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Sometimes when he says such serious things it is easy to be cynical, to suspect disingenuousness. But too many people of too many perspectives will testify to the fact that Walker's maturity and sense of mission are genuine, though not so cloying that he lacks either youthful high spirits or humor. His love of dancing, for instance, is such that he will break into the wave, say, or the gigolo at the first sound of a record he likes, regardless of where he is; he's as subject to music as wheat is to wind. In addition, he has a subtle wit, sometimes self-deprecating, as revealed in his description of his role as a tree in a high school play. Burt Reynolds had dropped by to watch practice one day, leading an interviewer to ask whether acting was something Walker had ever considered. "I was in a play when I was a senior," he said.
"Yeah. I was a tree."
"A tree? Did you have any lines?"
"No, but I was an awesome tree."
Or tongue in cheek, as evidenced in a televised interview following the recent Clemson game. It seems that one of the Clemson players had been quoted in a South Carolina paper as saying he'd been "dreaming of hitting Herschel." This quote, as such quotes are wont to do, found its way to the bulletin board of the Georgia training room. And, as fate would have it, the Clemson player responsible for the quote was the one whose body was crumpled by an oh-so-replayable block Walker threw early in the second half. All of which gave Walker the opportunity, when asked by the commentator about the block, to refer to the newspaper quote and say, with a small smile, "Well, I'm glad I was able to help make his dreams come true."
It is to be hoped that the future will find him increasingly willing to make such fine comments. A good sign is that he does seem to have gradually become more plainspoken. He has never lacked confidence, but he has the rural Southerner's deep-seated dislike of the loudmouth. And to this natural repugnance has been added supporting advice from people such as Ford dealer Bob New-some, his advisor and former employer in Wrightsville, a man who has given much to, and received much from, his relationship with Walker.
"I guess I've told Herschel a lot of times that he'd do well to let his ability speak for him, at least at first," Newsome says. "And I'm so proud of him, of how he's done, and how he's handled the celebrity business. I probably give him too much advice, but I can't help myself. I think of him the same way I do my sons. I do. And I used to be bad on the race question. I was wrong and I know it because of what Herschel has meant to me. Ten years ago, if anyone had told me I'd feel toward a black person like I've come to feel toward Herschel, I'd have just laughed. But he's helped me see past all that, and I'm thankful to him."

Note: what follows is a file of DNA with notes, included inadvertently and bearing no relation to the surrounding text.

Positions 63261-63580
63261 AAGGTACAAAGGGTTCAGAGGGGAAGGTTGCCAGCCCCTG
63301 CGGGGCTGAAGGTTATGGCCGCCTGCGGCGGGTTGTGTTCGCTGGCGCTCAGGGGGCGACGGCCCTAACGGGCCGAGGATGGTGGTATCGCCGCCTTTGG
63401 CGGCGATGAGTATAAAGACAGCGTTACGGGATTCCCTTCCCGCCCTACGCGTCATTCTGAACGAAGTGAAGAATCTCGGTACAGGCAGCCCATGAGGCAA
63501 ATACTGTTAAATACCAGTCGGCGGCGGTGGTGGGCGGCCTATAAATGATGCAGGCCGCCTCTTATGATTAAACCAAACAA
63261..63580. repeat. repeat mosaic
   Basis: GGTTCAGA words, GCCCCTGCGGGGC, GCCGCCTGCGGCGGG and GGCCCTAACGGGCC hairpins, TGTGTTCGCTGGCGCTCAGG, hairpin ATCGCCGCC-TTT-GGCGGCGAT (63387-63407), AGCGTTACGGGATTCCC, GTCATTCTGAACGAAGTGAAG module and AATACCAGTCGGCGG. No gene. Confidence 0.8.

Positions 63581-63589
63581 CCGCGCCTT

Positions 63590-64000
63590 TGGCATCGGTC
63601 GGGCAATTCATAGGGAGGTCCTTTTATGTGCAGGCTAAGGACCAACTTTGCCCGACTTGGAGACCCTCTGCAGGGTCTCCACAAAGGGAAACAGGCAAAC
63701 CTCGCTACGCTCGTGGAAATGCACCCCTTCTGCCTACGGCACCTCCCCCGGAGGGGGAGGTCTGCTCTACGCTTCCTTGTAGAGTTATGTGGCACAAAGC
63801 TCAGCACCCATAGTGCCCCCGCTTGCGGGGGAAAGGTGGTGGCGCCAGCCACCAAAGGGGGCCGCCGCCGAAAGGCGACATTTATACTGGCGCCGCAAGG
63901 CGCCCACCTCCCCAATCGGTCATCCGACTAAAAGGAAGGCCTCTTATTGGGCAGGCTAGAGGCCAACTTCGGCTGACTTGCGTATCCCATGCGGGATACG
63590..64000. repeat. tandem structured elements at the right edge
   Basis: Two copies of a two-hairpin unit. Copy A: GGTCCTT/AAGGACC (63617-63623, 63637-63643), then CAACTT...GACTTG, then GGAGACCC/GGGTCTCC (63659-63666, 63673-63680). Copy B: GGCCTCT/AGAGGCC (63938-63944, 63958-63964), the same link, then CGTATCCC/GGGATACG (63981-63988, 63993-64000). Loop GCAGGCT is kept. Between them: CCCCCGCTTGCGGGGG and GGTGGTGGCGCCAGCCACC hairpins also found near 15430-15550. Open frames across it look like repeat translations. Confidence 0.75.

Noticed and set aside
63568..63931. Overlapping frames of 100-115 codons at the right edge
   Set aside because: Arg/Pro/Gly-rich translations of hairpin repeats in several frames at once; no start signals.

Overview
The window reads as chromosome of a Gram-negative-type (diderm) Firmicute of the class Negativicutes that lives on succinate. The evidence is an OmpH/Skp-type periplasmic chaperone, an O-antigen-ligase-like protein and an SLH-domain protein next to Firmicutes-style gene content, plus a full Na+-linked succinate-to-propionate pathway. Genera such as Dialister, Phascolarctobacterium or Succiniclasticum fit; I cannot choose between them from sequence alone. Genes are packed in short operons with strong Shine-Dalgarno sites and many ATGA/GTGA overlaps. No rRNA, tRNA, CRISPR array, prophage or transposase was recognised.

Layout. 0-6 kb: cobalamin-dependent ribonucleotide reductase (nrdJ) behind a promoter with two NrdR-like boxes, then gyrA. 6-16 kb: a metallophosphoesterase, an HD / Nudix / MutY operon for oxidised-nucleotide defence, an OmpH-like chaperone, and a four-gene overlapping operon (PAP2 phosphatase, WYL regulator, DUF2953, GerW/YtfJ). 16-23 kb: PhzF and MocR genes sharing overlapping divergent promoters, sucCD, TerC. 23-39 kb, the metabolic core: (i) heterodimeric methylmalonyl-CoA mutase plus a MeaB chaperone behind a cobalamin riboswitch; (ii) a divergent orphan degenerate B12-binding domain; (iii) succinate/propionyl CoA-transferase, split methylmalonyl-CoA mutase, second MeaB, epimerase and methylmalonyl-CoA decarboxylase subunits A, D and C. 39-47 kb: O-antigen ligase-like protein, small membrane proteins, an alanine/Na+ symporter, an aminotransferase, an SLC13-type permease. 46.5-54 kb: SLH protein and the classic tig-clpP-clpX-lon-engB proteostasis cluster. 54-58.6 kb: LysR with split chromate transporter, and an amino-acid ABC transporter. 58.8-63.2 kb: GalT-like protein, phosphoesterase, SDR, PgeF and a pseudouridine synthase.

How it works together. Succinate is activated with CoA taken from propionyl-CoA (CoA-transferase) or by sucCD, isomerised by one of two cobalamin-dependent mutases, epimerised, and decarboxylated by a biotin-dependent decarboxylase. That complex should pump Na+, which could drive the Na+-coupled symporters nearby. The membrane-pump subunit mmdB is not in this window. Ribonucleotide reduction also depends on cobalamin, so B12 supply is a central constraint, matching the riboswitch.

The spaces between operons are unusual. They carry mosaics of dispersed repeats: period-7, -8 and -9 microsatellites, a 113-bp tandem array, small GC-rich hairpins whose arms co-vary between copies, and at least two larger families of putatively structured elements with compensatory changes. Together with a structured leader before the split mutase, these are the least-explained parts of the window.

In lifting himself so far, Walker has lifted others, and not just other athletes. The chaplain of the Georgia football team, the Rev. Claude McBride, describes many instances of Walker's sensitivity and care in ministering to the needs of those around him, white and black. To many people ensnared in racial dilemmas, Herschel seems to walk a tightrope, but perhaps race is one more area in which he doesn't share the limitations of others. He has a serious romantic relationship now—the first of his life—with a former half-miler for Georgia, Cindy DeAngelis, a woman his own age from New York, whose father is Italian and whose mother is Argentinian. They are in love.
Herschel Walker is already a world-class sprinter, a football player of unprecedented ability and potential and a young man preternaturally wise. It is going to be fascinating to watch as he follows his calling, wherever it leads him. It will be especially fascinating to watch him confront the many pitfalls sure to lie in his path—the Balrogs and the Wizards and, most crucially, his own growing power. May he outhit, outwit or outrun them all.